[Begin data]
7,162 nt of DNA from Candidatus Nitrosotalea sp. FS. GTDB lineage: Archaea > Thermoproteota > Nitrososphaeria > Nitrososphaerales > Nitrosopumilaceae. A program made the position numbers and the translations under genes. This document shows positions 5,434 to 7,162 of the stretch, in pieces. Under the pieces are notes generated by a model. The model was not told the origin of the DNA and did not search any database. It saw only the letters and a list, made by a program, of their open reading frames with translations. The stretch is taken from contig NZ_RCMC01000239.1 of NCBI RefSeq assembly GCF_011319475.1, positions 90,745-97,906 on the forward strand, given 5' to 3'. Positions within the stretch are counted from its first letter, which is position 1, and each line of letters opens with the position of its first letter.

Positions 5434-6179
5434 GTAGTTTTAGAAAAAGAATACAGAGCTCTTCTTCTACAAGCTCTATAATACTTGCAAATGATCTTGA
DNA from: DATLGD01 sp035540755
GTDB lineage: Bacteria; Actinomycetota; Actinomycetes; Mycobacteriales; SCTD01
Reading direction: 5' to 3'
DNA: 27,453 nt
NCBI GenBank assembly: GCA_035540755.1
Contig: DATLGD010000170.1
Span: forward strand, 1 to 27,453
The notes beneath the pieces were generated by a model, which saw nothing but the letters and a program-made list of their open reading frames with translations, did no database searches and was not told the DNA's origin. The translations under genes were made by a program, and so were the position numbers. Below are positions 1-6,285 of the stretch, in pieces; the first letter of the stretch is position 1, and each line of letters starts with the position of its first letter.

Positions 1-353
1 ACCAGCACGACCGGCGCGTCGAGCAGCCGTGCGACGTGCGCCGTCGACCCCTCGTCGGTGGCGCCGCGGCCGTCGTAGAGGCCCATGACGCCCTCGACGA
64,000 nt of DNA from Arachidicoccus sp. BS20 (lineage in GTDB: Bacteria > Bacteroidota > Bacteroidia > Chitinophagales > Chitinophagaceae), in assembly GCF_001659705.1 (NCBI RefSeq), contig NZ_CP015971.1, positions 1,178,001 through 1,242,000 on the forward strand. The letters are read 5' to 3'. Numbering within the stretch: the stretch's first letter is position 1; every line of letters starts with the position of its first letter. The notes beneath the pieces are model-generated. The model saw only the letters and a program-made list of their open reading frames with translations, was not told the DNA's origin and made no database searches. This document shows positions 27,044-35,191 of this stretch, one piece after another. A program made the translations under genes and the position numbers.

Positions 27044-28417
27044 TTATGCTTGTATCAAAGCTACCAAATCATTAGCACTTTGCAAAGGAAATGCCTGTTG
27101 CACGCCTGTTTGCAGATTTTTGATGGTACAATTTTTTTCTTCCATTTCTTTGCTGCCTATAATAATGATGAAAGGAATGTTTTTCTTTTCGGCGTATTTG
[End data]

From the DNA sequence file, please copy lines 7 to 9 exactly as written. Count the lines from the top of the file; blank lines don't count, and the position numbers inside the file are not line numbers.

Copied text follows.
DNA: 27,453 nt
NCBI GenBank assembly: GCA_035540755.1
Contig: DATLGD010000170.1